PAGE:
Some blog, huh? Well, I suppose I must write one before you all get bored of me and go throw yourselves in the front of fast moving objects because life has lost it’s meaning. The problem is, is that I’m pretty much a private kind of person. I find it awkward putting stuff on this site but I kinda like some of it as well. Weird.

Anyway, I went to see some John Waterhouse paintings this week at The Lady Lever Art Gallery here in Birkenhead. I’ve seen them before but I’ve re-discovered my love of his paintings recently (not that I ever really lost it). I went to the Walker in Liverpool the other week as well to see Echo and Narcissus. Seeing these paintings is a joy for me and it’s great to see them when you’ve only ever seen them in books. They are beautiful things and not a little haunting as well. Looking closely at Echo and Narcissus you could see each brush stroke clearly. It gave me a connection to John Waterhouse, picturing him as I did at his easel in some dim Victorian room making these finishing touches to his latest labour. Did he ever envisage then that people from all over the world would stand and inspect these works of his? I wonder. Unfortunately, the two paintings at The Lady Lever are high up, well beyond eye level; and to make matters worse the light from above reflects on them if you stand beneath so you can hardly see anything. You just have to stand back. The two paintings (The Decameron and The Enchanted Garden) were two of the last he ever did before he died in 1917, the latter of which went unfinished.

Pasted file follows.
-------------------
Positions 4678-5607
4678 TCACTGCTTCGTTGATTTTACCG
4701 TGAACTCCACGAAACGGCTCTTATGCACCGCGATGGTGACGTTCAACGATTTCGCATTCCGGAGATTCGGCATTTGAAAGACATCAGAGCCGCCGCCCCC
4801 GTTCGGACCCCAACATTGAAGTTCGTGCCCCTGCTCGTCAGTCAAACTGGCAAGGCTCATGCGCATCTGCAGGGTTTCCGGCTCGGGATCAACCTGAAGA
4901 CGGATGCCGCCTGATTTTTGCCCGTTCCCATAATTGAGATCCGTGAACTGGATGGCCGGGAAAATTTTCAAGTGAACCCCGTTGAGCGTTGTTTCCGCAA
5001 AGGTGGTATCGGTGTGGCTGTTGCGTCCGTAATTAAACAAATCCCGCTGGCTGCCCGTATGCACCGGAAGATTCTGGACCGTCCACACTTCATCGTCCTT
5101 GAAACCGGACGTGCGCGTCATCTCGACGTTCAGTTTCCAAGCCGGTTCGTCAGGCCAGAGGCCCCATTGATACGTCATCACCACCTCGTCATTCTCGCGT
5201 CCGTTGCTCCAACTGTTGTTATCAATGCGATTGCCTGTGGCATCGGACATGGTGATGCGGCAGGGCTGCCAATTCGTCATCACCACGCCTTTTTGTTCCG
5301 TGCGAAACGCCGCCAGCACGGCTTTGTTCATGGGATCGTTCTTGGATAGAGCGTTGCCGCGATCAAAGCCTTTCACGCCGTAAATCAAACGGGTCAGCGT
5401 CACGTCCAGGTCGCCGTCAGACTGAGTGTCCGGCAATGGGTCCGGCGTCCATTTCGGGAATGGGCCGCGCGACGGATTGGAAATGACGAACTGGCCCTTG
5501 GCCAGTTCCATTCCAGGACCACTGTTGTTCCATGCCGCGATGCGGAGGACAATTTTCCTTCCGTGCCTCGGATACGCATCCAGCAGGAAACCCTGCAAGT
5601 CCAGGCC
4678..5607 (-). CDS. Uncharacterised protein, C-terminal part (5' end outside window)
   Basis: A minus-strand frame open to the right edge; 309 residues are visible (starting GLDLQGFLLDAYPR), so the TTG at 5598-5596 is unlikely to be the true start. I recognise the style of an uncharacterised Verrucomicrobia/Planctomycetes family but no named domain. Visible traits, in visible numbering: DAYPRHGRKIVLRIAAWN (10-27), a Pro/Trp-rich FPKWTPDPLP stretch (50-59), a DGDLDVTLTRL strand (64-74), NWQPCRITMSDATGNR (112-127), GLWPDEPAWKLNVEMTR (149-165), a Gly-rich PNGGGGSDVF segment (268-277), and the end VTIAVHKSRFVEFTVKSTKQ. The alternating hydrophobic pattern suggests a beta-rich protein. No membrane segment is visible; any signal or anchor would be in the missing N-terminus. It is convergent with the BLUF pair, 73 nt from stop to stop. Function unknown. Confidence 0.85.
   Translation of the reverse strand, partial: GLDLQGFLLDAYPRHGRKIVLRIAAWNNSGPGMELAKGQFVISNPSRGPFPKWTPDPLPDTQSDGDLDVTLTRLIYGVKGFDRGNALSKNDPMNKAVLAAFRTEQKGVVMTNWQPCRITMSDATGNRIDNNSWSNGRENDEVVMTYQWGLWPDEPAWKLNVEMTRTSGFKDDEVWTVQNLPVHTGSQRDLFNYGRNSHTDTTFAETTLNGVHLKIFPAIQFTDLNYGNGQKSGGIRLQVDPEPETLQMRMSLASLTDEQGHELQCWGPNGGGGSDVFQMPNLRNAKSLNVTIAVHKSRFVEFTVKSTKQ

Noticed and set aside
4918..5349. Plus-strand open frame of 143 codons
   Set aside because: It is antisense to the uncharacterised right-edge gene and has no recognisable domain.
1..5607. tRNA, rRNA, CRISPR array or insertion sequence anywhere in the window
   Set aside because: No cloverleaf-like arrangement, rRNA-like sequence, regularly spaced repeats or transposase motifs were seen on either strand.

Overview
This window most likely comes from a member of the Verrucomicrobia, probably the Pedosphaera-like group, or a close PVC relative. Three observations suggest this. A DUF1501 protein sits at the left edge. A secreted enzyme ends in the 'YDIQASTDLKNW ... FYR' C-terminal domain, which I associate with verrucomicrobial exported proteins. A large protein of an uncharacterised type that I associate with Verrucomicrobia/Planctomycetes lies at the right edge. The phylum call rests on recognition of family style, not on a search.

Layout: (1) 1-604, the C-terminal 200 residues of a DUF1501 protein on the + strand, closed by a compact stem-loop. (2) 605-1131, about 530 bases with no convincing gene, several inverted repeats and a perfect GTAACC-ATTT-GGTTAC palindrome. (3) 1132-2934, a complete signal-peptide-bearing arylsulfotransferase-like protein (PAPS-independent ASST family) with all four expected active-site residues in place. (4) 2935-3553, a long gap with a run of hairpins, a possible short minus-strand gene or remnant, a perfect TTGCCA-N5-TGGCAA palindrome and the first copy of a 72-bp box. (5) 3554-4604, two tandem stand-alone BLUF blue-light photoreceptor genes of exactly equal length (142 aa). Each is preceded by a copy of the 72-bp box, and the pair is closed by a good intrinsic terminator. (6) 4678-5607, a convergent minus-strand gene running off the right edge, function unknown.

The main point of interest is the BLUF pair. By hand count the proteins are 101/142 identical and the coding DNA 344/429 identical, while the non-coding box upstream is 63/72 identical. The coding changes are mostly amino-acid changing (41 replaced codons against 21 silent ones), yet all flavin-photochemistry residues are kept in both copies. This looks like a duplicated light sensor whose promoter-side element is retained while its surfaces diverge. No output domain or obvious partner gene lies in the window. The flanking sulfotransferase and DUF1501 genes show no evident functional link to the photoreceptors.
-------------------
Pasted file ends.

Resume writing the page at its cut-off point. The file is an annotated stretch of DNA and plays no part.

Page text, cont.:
The Decameron

The Decameron is Italian classical prose written by Giovanni Boccaccio in the mid 14th century. It tells the story 7 women and 3 men who together flee a plague-stricken Florence to the countryside. They each, amongst other things, tell stories amounting to 100 in all. One of the stories told is illustrated in Waterhouse’s other painting at The Lady Lever, The Enchanted Garden.

The Enchanted Garden

In The Enchanted Garden Dianora, the main figure at the left of the painting, is being pursued by Ansaldo at the right. She agrees to become his mistress if he can produce in January a garden with all the flowers and fruits of summer. He succeeds with the help of a magician and here shows the distraught Dianora the garden. I only noticed when viewing the painting the snow on the steps on the left. It’s a shame it was never finished. I always wonder what other great works Waterhouse would have done had he lived longer. We will never know.

My next pilgrimage is to Manchester City Art Gallery to see Hylas and the Nymps, one of my faves (I’ve started a copy of my own which you can see on this page). Then there is an exhibition in London next year, the largest collection of Waterhouse paintings ever assembled, I believe. Can’t wait!